3) The various covenants not to sue or similar promises from a few (mind you, this is hardly common practice in the software industry today) of the big vendors are all born of the same desire – to help bridge the gap between Free Software and software patents used in specifications. Forget the philosophical and ontological debates about software patenting for a moment and just deal with the fact that the law in a number of countries recognizes software patents as valid IP today. And, judging by the continued pace of patent filings, it would seem that more than a few people out there are seeking to use software patents as a legitimate means for protecting their innovations. Heck, even some of the long-time Free Software advocates are looking at the positive implications of patenting software as a means to encourage greater innovation. Yet all of these bridges run into some snag or another on various points. So the question that comes to mind is how important are those snags?
Before you get your hair in a knot over this, consider for a moment that all Linux distributions come with code licensed under reciprocal licenses that conflict and (in theory) should block the distribution of the software. Oops, no one seems to care about that snag. Okay, Linux also ships with code that implements standards specifications covered by RAND terms from many parts of the industry that should block the distribution of the software. Oops, no one seems to care about that snag either. Hmmm – I’m wondering if those complaining about the OSP understand the nature of IP terms in standards to begin with, since they don’t seem to mind these other, potentially more-serious issues.
4) Many of the terms included in standards IP licensing are there for a rainy day vs. for any practical use. In many cases, IP holders will provide RAND terms that include royalty terms yet never, ever collect a penny in royalties. Why, you might ask? Those terms are there as a defensive mechanism. This is true for the entire concept of defensive suspension and to a large degree the concepts around limitation of scope as well.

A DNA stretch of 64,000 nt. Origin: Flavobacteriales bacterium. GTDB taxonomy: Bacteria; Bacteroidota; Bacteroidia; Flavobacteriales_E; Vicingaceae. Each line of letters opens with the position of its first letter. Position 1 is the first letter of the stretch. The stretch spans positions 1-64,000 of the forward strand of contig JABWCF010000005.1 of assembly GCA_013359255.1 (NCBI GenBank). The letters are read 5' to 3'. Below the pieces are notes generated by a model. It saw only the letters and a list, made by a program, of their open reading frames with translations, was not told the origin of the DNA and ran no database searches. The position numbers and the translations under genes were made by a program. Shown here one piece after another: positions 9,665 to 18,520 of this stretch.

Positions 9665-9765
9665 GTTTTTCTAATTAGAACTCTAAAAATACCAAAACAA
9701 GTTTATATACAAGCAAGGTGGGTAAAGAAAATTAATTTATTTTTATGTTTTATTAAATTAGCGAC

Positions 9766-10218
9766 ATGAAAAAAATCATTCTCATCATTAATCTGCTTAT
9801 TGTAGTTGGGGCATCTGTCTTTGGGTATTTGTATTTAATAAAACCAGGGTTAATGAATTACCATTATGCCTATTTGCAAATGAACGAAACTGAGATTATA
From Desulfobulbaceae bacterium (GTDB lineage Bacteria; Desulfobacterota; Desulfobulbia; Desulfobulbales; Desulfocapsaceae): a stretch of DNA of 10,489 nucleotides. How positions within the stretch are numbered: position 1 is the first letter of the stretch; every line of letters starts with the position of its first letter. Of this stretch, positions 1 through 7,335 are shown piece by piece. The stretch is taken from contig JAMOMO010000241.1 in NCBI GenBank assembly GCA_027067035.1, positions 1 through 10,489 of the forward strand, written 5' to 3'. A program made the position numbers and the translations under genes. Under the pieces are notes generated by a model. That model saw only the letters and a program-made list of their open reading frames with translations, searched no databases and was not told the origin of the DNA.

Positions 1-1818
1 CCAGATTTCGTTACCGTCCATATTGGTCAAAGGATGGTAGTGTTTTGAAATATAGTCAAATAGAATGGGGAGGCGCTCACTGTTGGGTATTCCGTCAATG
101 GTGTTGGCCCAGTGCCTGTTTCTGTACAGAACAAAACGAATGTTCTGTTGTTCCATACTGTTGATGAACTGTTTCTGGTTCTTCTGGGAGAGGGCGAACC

5) The concept of “discrimination” in the standards world of RAND is another one where you really need a lawyer to talk you through what it means and/or doesn’t mean. I am not a lawyer, but to my understanding it has a great deal more to do with the uniformity of your application of terms to like parties than it has to do with any one party being able to take those terms or not. If there are lawyers reading this thread I’d love the input. Everyone should have the choice of what license they use – but there may be implications for the use of those particular terms as they will interact with the rest of the world.
Concluding this too-long blog post…
As you can see, looking at the real issues on the table about IP and standards is a good thing to do. I am on board with the idea that the established world of IP in standards needs to be looked at carefully in context with the amount of work happening under the concepts of reciprocal licenses. It would be helpful if folks who speak with a loud voice also seek to do so in an educated fashion.
I am a serious proponent of participation in the process – but that needs to be for all parties, large and small alike. But that means keeping an open mind while you are also advocating open standards.